Wednesday, September 07, 2011

Hillman on the Author's Battlefield

I was never in any military, and although I played at war endlessly for a few years as a boy, I never developed a lot of interest in the military vocabulary.  But James Hillman was in the U.S. Navy during World War II, tending to amputees and other severely injured in hospitals.  His last book (so far) was A Terrible Love of War, which according to the paperback back cover, somebody in the San Francisco Chronicle called "A skillfully constructed tour de force."  Oh yeah, that was me.  And yes, it was a pun, kind of.

Anyway, that's a long way to get to this slyly revealing passage in that book in which Hillman talks about writing using military terms and concepts--not something I've ever thought about, or how I approached writing, but worth considering.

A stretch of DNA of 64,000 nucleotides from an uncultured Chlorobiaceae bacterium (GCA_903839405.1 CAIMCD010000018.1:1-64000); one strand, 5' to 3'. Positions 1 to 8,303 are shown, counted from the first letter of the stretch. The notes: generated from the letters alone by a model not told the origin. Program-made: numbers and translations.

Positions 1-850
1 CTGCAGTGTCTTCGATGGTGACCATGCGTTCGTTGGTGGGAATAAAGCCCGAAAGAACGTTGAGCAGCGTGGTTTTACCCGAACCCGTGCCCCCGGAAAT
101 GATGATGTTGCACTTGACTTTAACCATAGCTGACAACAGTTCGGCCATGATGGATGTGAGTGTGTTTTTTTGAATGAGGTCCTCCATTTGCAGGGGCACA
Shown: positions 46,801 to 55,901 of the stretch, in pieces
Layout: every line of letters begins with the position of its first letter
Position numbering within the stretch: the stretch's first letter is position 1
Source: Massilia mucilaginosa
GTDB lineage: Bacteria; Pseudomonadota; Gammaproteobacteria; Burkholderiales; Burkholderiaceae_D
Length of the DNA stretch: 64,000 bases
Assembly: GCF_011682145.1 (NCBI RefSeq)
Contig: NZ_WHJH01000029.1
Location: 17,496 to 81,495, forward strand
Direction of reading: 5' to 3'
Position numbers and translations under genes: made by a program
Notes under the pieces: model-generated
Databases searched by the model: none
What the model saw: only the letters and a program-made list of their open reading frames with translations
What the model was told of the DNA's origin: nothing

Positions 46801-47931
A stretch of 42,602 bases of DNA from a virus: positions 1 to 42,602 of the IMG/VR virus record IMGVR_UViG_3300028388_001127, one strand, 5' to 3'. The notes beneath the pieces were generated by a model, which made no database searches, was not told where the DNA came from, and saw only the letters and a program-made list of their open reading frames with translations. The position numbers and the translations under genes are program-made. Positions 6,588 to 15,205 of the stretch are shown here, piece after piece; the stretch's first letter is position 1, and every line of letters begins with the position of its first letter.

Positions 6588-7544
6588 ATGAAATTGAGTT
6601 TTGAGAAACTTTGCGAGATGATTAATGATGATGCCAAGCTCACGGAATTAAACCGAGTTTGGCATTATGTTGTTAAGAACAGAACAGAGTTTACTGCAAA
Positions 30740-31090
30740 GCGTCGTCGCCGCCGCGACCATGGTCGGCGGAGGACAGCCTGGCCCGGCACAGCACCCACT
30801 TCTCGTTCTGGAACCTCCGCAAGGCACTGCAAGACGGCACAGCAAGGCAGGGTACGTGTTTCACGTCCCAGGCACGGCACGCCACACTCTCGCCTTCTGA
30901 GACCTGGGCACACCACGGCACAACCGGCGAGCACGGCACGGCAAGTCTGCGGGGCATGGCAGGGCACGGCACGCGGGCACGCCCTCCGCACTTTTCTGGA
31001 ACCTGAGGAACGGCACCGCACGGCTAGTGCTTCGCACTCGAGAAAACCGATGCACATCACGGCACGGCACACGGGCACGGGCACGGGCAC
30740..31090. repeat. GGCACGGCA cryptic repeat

"Writing books for me is anyway much like a military campaign.  I  confess to fighting my way through with military metaphors.  There is a strategy, an overall concept, and there are tactics along the way.  When stuck, don't dig in; keep moving forward.  Don't obsess trying to reduce a strongpoint by sheer force or laying seige.  Isolate it and in time it will fall by itself.  No pitched battles with the interior voices of saboteurs, critics, adversaries.  A light skirmish, a show of arrows, and disappear into the next paragraph.  Camouflage your own vulnerability, your lack of reserves with showy parades and bugles---remember everyone else is equally vulnerable.  Pillage the storehouses of thought, refurbish old material and use it to reinforce your lines.  Abandon ground you can't exploit, but when you've got an issue on the run, take all the territory you can."

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